Chinese Vessel Comes Within 100 Yards to Block Philippine Coast Guard
The Philippines is reporting a new encounter between vessels from its Coast Guard and the Chinese last Friday, June 30, in the disputed region of the South China Sea which the Philippines calls the West Philippine Sea. A spokesperson for the Philippine Coast Guard, Commodore Jay Tarriela, detailed “aggressive actions” of the Chinese Coast Guard vessels in the area near Ayungin Shoal (Second Thomas Shoal) in the contested Spratly Islands.
The Philippines maintains a base on a World War II-era naval ship at Second Thomas Shoal. The Philippines asserts sovereignty over the area and in 2016 won arbitration against China in The Hague confirming the Philippines' rights to the area.
According to the report, the Philippine Coast Guard vessels BRP Malabrigo and BRP Malapascua were being constantly followed, harassed, and obstructed by significantly larger Chinese vessels. The incident began as the Philippine vessels came within 12 nautical miles of the shoal. The PCG vessels were escorting a resupply mission to the shoal.
“It appears that the CCGVs are exerting additional effort to prevent the PCG from reaching Ayungin Shoal,” said Commodore Tarriela.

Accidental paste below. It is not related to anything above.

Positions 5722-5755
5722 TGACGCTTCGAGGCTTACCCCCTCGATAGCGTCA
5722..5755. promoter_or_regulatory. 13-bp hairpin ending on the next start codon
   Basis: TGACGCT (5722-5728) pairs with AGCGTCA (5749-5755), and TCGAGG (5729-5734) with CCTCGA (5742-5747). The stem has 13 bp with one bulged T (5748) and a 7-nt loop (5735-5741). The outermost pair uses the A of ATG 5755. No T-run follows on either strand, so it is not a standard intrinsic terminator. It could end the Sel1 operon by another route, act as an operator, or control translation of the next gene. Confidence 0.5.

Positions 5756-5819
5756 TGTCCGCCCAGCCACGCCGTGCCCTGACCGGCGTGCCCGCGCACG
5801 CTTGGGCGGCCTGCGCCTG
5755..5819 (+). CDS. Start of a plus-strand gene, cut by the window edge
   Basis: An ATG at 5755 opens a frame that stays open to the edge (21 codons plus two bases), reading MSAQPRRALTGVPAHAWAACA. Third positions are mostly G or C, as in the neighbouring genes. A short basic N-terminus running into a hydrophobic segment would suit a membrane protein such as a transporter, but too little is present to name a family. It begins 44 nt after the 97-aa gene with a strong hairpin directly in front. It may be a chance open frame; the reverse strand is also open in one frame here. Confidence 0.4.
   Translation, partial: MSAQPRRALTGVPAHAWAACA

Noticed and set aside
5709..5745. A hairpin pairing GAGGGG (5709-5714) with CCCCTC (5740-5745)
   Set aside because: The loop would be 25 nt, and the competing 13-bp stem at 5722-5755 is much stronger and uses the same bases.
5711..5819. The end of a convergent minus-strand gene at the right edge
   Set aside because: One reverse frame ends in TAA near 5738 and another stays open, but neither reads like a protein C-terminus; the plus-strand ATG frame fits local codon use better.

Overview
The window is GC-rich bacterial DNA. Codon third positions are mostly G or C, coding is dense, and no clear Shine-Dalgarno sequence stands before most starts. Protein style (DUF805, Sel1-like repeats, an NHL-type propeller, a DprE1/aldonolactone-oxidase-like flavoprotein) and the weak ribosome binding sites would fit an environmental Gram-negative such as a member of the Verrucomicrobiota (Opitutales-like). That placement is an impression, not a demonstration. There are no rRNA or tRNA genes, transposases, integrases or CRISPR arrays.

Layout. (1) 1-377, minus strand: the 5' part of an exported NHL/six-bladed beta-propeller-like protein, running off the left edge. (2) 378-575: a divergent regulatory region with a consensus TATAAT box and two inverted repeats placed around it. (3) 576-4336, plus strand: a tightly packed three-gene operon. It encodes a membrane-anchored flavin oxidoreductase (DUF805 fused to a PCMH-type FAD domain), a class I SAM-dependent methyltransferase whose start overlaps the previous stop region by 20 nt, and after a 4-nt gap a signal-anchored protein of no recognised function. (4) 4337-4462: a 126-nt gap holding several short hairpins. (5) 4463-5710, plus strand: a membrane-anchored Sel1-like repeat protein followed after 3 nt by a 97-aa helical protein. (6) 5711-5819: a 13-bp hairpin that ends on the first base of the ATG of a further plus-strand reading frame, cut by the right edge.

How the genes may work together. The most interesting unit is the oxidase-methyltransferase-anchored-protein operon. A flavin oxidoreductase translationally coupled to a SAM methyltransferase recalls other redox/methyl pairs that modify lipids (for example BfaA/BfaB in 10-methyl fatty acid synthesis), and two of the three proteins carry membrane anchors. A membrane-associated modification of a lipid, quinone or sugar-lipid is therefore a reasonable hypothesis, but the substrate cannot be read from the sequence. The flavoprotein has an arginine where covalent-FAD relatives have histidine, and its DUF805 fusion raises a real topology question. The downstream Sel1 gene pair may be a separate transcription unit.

Recounting the incident, he reported that the Chinese vessel had come within 100 yards of the PCG vessels. He said their vessels were forced to decrease their speed. In addition, the Chinese vessel was challenging the Philippine Coast Guard on the radio.
“The PCG is deeply concerned about the presence of two PLA-N vessels in Ayungin Shoal,” said Tarriela while saying the Chinese actions “blatantly disregard the Convention on the International Regulations for Preventing Collisions at Sea (COLREGs) in their attempts to obstruct passage and discourage the PCG vessels from approaching Ayungin Shoal.”
Discussing the Chinese presence in the area, the PCG said, “This is particularly alarming as the Philippine Navy's naval operation is solely humanitarian in nature. Despite this, the Chinese have deployed their warships, raising even greater concerns.”
The Philippine Coast Guard vessels were ultimately able to complete their mission and have now returned to their normal areas of operation.
It however was the latest in a series of encounters between the two countries in the region in recent months. It comes despite overtures between Beijing and Manila to start communications to help settle the maritime dispute.
There was a similar encounter between the two sides in April when the Malapascua also attempted to approach the shoal. In that instance there happened to be reporters aboard the Philippine vessel. In February, the Philippines accused China of using military-grade lasers in an attempt to interfere with another resupply mission.